Responsibilities to the General Public

Public Health Issues. What to do about inherently dangerous products such as alcohol, tobacco, vaccines, and steroids. Protecting the Environment. Using resources efficiently, minimizing pollution. Recycling. Reprocessing used materials for reuse.

Developing the Quality of the Workforce. Enhancing quality of the overall workforce through education and diversity initiatives.
Corporate Philanthropy. Cash contributions, donations of equipment and products, and supporting the volunteer efforts of company employees.


Responsibilities to Customers
The Right to Be Safe. Safe operation of products, avoiding product liability.

Responsibilities to Employees
Workplace Safety. Monitored by OSHA Quality-of-Life Issues. Balancing work and family through flexible work schedules, subsidized child care, and regulation such as medical leaves. Ensuring Equal Opportunity on the Job. Providing equal opportunities to all employees without discrimination; many aspects regulated by law. Age Discrimination. Age discrimination and employee act of 1968 protects workers age 40 or older. Sexual Harassment and Sexism. Avoiding unwelcome actions of a sexual nature; equal pay for equal work without regard to gender.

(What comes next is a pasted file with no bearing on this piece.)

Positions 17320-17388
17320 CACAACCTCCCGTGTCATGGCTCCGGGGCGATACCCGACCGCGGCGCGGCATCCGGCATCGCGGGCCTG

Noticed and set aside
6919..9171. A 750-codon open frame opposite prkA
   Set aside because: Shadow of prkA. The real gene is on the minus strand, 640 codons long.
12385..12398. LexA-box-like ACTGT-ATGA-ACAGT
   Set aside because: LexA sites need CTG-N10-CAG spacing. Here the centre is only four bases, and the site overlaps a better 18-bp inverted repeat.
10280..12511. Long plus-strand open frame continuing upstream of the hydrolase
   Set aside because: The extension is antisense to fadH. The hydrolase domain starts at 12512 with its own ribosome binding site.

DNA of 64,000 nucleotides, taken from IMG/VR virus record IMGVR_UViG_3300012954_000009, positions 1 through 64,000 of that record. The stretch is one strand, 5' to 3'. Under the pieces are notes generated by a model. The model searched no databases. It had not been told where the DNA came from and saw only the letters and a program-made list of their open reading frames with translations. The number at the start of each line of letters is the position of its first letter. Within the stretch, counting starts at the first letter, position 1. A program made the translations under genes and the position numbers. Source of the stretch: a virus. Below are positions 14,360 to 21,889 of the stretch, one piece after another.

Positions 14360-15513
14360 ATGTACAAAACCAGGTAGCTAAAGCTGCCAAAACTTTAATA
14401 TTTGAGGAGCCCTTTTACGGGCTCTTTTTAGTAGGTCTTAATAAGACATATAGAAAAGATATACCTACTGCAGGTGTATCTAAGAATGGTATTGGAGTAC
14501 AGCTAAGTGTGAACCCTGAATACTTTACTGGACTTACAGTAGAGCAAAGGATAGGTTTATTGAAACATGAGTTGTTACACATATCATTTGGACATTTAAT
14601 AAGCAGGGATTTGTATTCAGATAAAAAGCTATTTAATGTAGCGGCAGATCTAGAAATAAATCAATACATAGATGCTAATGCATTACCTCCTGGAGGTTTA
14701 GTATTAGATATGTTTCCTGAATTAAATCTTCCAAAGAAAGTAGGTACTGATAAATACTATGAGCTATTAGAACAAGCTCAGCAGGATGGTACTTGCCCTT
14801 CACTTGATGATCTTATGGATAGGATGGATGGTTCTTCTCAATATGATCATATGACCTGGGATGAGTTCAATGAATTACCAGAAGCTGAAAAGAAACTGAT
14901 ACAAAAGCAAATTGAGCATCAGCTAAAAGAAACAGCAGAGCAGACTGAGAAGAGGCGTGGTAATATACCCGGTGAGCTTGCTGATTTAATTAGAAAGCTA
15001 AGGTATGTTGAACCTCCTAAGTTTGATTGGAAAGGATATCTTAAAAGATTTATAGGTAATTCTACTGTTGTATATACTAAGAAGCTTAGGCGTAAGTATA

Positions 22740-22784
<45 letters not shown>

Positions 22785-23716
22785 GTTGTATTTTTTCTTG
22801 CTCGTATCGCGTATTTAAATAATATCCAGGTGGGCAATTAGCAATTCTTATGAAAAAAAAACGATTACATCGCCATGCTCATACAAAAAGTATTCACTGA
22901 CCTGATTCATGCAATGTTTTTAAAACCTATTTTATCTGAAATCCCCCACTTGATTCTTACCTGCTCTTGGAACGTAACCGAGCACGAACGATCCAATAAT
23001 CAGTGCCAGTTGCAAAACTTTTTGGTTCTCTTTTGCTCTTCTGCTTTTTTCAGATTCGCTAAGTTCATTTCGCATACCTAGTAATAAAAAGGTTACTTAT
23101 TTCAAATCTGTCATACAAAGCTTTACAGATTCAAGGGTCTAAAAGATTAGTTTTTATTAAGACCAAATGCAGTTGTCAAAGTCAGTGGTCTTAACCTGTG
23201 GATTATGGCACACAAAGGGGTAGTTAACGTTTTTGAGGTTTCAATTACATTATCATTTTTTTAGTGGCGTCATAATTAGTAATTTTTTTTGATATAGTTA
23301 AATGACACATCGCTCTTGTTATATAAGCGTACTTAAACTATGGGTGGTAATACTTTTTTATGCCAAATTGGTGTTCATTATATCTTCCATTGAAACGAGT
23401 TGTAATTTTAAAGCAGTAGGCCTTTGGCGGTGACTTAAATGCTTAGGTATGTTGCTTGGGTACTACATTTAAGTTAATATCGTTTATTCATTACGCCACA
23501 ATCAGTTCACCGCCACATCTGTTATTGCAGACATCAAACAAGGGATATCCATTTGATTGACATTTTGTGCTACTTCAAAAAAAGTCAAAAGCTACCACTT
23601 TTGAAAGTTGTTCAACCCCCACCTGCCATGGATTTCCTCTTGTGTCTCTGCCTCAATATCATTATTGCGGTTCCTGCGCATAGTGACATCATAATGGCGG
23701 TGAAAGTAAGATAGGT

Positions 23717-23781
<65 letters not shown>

The Right to Be Informed. Avoiding false or misleading advertising and providing effective customer service.
The Right to Choose. Ability of consumers to choose the products and services they want. The Right to Be Heard. Ability of consumers to express legitimate complaints to the appropriate parties.

Code of Ethics
6. Citizenship to obey all laws of the countries where you do business to improve the communities where you live and work.

Ethical Guidelines for Professionals

How are professional ethics different from personal ethics? The professional is an expert in a field (e.g., medicine or computing) that the general public may know little about. Customers from the general public rely on the knowledge, expertise, and honesty of the professional. To the extent that a professional advertises expertise, he or she has an obligation to provide it.

To the extent that their expertise is required by society, professionals have a responsibility not only to their customers, but to the general public.

On-the-Job Ethical Dilemmas

Telling the truth and adhering to deeply felt ethical principles in business decisions.

Ethical Gray Areas

Sometimes whether an action is legal or ethical depends on how a court or administrative agency interprets a statute. What if different courts disagree?
If managers, in good faith, believe they are complying with a statute and later are ruled against, was their action unethical?

Situation in which a business decision may be influenced for personal gain.

Employees disclosure of illegal, immoral, or unethical practices in the organization.

Businesspeople expect employees to be loyal and truthful, but ethical conflicts may arise.


Movie The Pursuit of Happiness

This film is based on a true story As you watch the film, make notes of how business man Chris Gardner chooses to reach success based on his ethics and hard work, rather than cutting corners and unethical actions.

Ethics is very subjective Need to be knowledgeable Right judgment and answer Successful Entrepreneur